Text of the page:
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  • Writer's picturejvaine1

Buying a Stand Up Paddleboard, Here's a Few Tips.

We see that person. Gliding across the water. Viewing the natural surrounding, above and below the water's surface. How do we get get good enough to turn this panic attack ridden moment, into a zen experience?

Stand up paddling changed my life. And it has been a goal of mine to share this life changing experience with everyone who I meet. But one of the most common concerns is not being able to do it.

These tips will help you get out on the water and enjoy nature. Just like the celebrities and athletes we see on TMZ.

What is the best board?

About 10 plus years ago. Maybe even 15. There were only a couple boards floating around. People took tandem surfboards. Big Longboards and Windsurfers. They were a bit of a challenge to paddle. And getting them to the water was a whole other challenge.

Today there are so many shapes, sizes and types of boards it is almost impossible to sort what will work.

Here's a quick tip on how to find the right board. Length, over 10 feet. Width over 32". If paddling with a little one or a pup, something bigger will work better. As these boards typically only handle up to 180 pounds. Most boards over 11' will handle paddlers in the 200 pound range. The local retailers have a great grasp of this knowledge and are the best ones to consult once it is time to make the purchase.

What's the difference in shapes?

A board that looks like a surfboard is a great place to start. It is like a beach cruiser. It is comfortable to paddle around. Can do a bit of everything. Like paddling on a lake or catching a small wave.

The ones that have a pointy nose, like that of a kayak, can work well too. They are called displacement hulls, touring board or raceboards. Don't let the name be a deterrent. If the dimensions fall into the sizes I mentioned above, they will work.

Each shape offers a different feel on the water. The round nose is a bit easier to maneuver and we will not sit as high off the water. The pointy nose, displacement shape has a bit more glide to it. Meaning it can move through the water a bit more efficiently. But the shape truly does not hinder or make the experience, unless it is causing us not to enjoy the water.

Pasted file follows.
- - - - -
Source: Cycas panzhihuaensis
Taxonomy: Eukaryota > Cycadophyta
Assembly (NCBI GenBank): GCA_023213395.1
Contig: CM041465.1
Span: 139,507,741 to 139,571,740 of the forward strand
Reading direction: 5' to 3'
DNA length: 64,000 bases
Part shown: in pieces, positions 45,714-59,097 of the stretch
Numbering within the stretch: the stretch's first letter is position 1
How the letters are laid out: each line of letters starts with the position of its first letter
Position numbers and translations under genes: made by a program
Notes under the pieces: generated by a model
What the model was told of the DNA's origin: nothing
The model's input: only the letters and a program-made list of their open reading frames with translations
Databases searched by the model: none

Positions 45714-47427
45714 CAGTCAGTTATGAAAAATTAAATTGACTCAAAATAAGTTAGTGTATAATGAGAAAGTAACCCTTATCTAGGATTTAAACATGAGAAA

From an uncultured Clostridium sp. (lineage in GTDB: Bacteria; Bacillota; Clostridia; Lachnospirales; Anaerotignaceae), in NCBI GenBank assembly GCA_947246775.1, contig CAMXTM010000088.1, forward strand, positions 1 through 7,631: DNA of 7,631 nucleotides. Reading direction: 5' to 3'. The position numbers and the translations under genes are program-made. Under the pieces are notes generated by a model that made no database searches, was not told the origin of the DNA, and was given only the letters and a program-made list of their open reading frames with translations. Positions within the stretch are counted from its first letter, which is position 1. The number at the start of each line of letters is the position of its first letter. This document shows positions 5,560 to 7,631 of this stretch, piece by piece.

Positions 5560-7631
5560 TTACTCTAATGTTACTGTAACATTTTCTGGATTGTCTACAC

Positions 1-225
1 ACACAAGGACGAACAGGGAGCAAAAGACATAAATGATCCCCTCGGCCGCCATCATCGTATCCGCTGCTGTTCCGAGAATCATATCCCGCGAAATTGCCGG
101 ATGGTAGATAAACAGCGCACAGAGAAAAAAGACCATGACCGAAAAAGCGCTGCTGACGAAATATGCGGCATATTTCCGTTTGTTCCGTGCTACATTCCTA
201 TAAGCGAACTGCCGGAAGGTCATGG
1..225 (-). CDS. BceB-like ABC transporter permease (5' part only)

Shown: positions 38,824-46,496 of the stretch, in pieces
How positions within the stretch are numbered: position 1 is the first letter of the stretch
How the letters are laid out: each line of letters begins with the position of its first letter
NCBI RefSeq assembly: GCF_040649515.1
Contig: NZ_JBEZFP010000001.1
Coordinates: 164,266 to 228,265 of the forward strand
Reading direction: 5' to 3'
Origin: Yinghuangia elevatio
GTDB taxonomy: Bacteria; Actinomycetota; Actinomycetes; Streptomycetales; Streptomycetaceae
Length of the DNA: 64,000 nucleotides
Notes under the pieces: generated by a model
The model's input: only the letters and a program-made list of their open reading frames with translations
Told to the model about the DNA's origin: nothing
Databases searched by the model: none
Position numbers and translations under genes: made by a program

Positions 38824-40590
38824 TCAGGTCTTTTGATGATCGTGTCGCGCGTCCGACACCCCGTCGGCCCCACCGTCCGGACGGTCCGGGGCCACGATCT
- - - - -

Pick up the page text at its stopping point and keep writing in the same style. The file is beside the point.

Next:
What are they made of?

Boards come in a variety of constructions. When learning the construction is not as big of a deal as the size. But if you are looking to purchase a board. The construction can come into play.

The two biggest categories are hard boards and inflatables. Simply put, think regular mattress compared to an air mattress. The hard board category has different forms of construction and types of materials. However the shape and size stays the same. While the inflatable, like the air mattress, can be deflated and fold up into a duffle bag size. Making storage and transportation a bit easier than the counter parts. There is an asterisk, you have to inflate it and deflate it on every use. With a hand pump it is a good 10 minute workout. And electric pump can make it a bit easier but still takes 10 minutes. While the hard board is always ready to be paddled.

Beyond the simplicity of hard board and inflatable, each has construction methods that are associated with them. This is where most of the common questions live.

Does the price reflect the quality?

This is a tough question as each construction can have a different benefit. However what I will say is buying a product from a retailer will ensure these questions are discussed thoroughly.

I have seen many of boards that are sold via the internet out in the water. However I have not paddled every board out there. Nor have feedback on all of them. If you are buying a stand up paddleboard from hardware store via the world wide web or even in person, it is probable that the information you are receiving is not from someone who is a paddle enthusiast. Ask yourself if you'd buy a sandwich from a mechanic and I think you'll get what I am implying.

At the end of the day I want you out on the water. The color of the board, name on it or where you bought it does not matter. What does is that you love and enjoy the sport. And if the board doesn't float you, doesn't inflate properly, missing the fin making you paddle in circles or is just too heavy. Paddling will most like become something you tried and did not like. That is the last thing I want to hear.

If you have access to a retail store, rental facility or lessons. Visit them first. The internet has a lot of information. Too much actually. And it will just confuse you. Let the people with the love and desire for the sport answer your questions. This is how I started and I'm forever grateful for it. And is the reason why paddling is a huge part of my life.

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